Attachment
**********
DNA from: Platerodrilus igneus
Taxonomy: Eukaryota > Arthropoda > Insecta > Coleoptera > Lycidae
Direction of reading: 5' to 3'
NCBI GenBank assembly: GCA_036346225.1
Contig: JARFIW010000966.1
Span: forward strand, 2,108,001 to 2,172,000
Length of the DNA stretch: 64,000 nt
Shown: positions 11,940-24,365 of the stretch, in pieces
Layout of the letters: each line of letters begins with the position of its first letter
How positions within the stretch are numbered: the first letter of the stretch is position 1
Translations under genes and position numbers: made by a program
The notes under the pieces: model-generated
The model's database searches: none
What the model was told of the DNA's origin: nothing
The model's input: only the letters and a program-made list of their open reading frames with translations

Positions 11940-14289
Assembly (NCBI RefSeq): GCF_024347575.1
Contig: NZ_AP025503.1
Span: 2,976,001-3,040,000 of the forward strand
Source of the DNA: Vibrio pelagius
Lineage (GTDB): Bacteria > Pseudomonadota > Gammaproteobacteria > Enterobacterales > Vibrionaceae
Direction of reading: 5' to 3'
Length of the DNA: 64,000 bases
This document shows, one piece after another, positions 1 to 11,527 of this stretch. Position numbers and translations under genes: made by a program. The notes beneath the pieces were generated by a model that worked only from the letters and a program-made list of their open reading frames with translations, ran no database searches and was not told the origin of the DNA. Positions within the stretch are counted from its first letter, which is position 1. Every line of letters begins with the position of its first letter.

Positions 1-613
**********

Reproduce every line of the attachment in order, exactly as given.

DNA from: Platerodrilus igneus
Taxonomy: Eukaryota > Arthropoda > Insecta > Coleoptera > Lycidae
Direction of reading: 5' to 3'
NCBI GenBank assembly: GCA_036346225.1
Contig: JARFIW010000966.1
Span: forward strand, 2,108,001 to 2,172,000
Length of the DNA stretch: 64,000 nt
Shown: positions 11,940-24,365 of the stretch, in pieces
Layout of the letters: each line of letters begins with the position of its first letter
How positions within the stretch are numbered: the first letter of the stretch is position 1
Translations under genes and position numbers: made by a program
The notes under the pieces: model-generated
The model's database searches: none
What the model was told of the DNA's origin: nothing
The model's input: only the letters and a program-made list of their open reading frames with translations

Positions 11940-14289
Assembly (NCBI RefSeq): GCF_024347575.1
Contig: NZ_AP025503.1
Span: 2,976,001-3,040,000 of the forward strand
Source of the DNA: Vibrio pelagius
Lineage (GTDB): Bacteria > Pseudomonadota > Gammaproteobacteria > Enterobacterales > Vibrionaceae
Direction of reading: 5' to 3'
Length of the DNA: 64,000 bases
This document shows, one piece after another, positions 1 to 11,527 of this stretch. Position numbers and translations under genes: made by a program. The notes beneath the pieces were generated by a model that worked only from the letters and a program-made list of their open reading frames with translations, ran no database searches and was not told the origin of the DNA. Positions within the stretch are counted from its first letter, which is position 1. Every line of letters begins with the position of its first letter.

Positions 1-613